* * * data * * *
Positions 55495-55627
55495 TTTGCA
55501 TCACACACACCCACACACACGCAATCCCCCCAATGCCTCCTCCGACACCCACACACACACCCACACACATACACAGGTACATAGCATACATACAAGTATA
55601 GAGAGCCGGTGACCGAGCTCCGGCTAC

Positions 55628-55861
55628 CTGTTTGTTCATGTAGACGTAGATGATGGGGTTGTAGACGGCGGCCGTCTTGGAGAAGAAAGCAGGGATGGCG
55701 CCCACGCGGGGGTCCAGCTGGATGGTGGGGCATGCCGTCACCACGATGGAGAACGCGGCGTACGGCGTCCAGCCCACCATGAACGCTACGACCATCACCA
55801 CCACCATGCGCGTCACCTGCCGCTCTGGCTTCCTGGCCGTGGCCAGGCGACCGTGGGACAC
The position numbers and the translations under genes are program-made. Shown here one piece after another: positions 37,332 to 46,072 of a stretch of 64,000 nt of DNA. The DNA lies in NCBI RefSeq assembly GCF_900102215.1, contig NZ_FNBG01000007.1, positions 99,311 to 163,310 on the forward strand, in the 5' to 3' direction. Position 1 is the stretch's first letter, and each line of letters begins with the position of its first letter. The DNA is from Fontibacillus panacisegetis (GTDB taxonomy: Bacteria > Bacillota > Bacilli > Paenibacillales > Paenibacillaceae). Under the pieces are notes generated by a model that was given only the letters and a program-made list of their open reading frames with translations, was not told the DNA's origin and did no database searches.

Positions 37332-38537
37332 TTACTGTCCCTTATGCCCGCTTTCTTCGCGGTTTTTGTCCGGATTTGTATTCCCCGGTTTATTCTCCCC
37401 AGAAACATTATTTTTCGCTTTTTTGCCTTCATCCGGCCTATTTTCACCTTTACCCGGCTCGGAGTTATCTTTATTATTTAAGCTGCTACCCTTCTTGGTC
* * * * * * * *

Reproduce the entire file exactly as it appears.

Positions 55495-55627
55495 TTTGCA
55501 TCACACACACCCACACACACGCAATCCCCCCAATGCCTCCTCCGACACCCACACACACACCCACACACATACACAGGTACATAGCATACATACAAGTATA
55601 GAGAGCCGGTGACCGAGCTCCGGCTAC

Positions 55628-55861
55628 CTGTTTGTTCATGTAGACGTAGATGATGGGGTTGTAGACGGCGGCCGTCTTGGAGAAGAAAGCAGGGATGGCG
55701 CCCACGCGGGGGTCCAGCTGGATGGTGGGGCATGCCGTCACCACGATGGAGAACGCGGCGTACGGCGTCCAGCCCACCATGAACGCTACGACCATCACCA
55801 CCACCATGCGCGTCACCTGCCGCTCTGGCTTCCTGGCCGTGGCCAGGCGACCGTGGGACAC
The position numbers and the translations under genes are program-made. Shown here one piece after another: positions 37,332 to 46,072 of a stretch of 64,000 nt of DNA. The DNA lies in NCBI RefSeq assembly GCF_900102215.1, contig NZ_FNBG01000007.1, positions 99,311 to 163,310 on the forward strand, in the 5' to 3' direction. Position 1 is the stretch's first letter, and each line of letters begins with the position of its first letter. The DNA is from Fontibacillus panacisegetis (GTDB taxonomy: Bacteria > Bacillota > Bacilli > Paenibacillales > Paenibacillaceae). Under the pieces are notes generated by a model that was given only the letters and a program-made list of their open reading frames with translations, was not told the DNA's origin and did no database searches.

Positions 37332-38537
37332 TTACTGTCCCTTATGCCCGCTTTCTTCGCGGTTTTTGTCCGGATTTGTATTCCCCGGTTTATTCTCCCC
37401 AGAAACATTATTTTTCGCTTTTTTGCCTTCATCCGGCCTATTTTCACCTTTACCCGGCTCGGAGTTATCTTTATTATTTAAGCTGCTACCCTTCTTGGTC